According to the well-respected PBS radio program, “People’s Pharmacy,” a Lone-Star tick bite can cause a delayed allergic reaction to red meat and other substances.
Once the tick bites you, you can get an allergic reaction or go into anaphylactic shock every time you eat the offending food. It sounds strange, yet this disease is showing up all over the Southeast, which is widely inhabited by the Lone-Star tick.
Apparently patients began to show up in ERs with a delayed anaphylactic reaction to–at that time–an unknown substance. If an affected person ate red meat, the allergic reaction often happened many hours after the initial exposure to the meat. Typical allergic reactions occur soon after ingestion of the offending food, not nine hours later.
Mike Beck, who had received tick exposure during yard work, woke up in the middle of the night with a stomach ache, rash, and hives. He had eaten red meat before going to bed. The second time he ate red meat, he went into serious anaphylactic shock, and had he not gone to the ER, he would have died. The only cure for him was to avoid all red meat.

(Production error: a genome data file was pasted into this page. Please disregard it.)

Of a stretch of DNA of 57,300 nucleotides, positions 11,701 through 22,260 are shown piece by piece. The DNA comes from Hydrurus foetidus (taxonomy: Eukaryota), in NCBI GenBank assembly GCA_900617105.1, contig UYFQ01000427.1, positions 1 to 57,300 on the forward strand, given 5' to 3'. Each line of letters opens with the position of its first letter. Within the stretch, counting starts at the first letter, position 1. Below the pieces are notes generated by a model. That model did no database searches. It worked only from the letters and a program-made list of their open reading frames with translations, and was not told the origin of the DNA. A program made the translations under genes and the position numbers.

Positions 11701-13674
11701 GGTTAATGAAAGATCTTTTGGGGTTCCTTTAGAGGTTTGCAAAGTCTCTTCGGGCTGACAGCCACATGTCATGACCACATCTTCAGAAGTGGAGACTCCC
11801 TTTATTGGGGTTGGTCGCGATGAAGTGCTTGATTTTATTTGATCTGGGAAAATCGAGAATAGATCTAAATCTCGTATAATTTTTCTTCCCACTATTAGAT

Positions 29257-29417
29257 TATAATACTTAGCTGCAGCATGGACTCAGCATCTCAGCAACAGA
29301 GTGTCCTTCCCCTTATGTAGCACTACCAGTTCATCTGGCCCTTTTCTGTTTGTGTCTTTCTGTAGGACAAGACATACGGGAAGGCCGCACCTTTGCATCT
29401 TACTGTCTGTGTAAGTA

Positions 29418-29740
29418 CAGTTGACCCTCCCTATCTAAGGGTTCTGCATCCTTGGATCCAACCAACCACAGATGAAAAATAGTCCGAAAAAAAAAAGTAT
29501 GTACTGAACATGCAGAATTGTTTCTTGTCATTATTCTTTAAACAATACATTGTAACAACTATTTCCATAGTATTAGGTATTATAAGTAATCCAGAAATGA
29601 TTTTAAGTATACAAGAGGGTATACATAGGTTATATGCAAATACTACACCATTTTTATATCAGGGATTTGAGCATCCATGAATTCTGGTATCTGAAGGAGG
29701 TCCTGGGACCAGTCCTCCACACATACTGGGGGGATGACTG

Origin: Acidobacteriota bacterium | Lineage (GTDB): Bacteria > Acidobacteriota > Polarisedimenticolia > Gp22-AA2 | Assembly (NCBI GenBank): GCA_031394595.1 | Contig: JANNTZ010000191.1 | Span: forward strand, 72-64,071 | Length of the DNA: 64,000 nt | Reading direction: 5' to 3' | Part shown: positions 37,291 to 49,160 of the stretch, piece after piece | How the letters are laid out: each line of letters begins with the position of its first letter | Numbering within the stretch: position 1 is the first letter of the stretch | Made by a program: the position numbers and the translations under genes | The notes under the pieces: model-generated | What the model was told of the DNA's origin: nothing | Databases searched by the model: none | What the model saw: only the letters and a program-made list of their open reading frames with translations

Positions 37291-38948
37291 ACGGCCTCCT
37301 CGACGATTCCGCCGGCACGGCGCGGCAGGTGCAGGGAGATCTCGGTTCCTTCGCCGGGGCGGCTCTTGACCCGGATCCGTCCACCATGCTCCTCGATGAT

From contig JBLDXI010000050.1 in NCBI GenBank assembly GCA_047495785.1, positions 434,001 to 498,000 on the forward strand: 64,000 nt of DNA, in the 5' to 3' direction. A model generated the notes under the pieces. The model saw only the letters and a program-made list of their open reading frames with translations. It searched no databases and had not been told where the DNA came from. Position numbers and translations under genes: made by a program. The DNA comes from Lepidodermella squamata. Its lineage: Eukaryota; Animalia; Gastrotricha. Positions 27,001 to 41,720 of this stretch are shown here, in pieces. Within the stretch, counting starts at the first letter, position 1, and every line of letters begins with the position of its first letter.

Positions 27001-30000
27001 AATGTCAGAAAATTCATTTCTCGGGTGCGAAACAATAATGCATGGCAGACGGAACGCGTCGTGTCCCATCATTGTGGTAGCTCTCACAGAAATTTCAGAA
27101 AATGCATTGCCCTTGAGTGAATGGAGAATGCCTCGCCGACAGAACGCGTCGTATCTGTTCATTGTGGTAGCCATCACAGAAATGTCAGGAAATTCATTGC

Researchers and physicians discovered that something in the tick saliva encourages antibodies to a substance called Alpha-Gal. Due to these antibodies, the tick bite induces a reaction or anaphylaxis to certain foods or products.
What to look for: Beware of areas heavily inhabited by deer (whose population is rapidly expanding), as deer carry ticks. If you are bitten by a Lone-Star tick, and you receive intense itching (a hallmark sign of Alpha-Gal), you should probably take action, especially if you have some kind of allergic reaction after eating red meat or other foods. At that point, you will want to purchase an Epi-Pen, a kit you can carry with you at all times to arrest anaphylaxis.